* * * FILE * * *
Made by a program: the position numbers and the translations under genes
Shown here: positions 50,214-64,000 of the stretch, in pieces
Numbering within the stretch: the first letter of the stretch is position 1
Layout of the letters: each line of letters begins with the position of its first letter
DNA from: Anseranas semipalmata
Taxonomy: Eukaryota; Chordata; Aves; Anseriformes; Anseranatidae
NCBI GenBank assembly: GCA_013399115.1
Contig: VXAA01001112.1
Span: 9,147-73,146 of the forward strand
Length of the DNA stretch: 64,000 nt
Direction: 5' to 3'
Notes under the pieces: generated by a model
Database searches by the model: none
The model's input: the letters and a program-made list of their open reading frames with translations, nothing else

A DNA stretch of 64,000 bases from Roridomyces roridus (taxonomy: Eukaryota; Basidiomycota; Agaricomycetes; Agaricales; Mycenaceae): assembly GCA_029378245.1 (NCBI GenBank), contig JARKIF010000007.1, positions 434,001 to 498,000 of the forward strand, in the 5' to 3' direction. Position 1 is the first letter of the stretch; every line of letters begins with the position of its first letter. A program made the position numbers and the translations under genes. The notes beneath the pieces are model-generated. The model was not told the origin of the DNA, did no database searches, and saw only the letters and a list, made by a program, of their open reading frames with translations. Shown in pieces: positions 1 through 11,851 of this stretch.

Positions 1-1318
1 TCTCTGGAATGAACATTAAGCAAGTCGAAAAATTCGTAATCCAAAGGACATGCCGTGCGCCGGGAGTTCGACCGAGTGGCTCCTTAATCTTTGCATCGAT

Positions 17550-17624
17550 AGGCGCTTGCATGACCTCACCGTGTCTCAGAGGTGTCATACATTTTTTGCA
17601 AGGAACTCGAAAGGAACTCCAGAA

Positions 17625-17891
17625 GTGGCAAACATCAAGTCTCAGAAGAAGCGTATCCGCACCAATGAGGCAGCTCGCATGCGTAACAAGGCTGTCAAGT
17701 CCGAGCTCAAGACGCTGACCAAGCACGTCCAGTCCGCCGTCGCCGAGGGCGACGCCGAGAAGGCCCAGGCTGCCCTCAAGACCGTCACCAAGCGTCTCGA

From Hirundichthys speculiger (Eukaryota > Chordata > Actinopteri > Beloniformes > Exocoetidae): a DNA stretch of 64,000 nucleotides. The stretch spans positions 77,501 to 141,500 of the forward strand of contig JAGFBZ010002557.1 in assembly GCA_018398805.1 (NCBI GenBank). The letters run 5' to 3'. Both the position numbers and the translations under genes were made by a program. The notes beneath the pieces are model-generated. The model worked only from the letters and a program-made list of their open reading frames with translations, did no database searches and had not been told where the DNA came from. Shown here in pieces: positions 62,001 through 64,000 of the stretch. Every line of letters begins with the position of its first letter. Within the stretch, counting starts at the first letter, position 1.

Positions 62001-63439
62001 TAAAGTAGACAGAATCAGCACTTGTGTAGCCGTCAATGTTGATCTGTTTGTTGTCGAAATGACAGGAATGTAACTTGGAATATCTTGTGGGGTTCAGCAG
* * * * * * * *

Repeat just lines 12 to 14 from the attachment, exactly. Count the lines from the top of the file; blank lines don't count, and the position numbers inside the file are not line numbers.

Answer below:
Notes under the pieces: generated by a model
Database searches by the model: none
The model's input: the letters and a program-made list of their open reading frames with translations, nothing else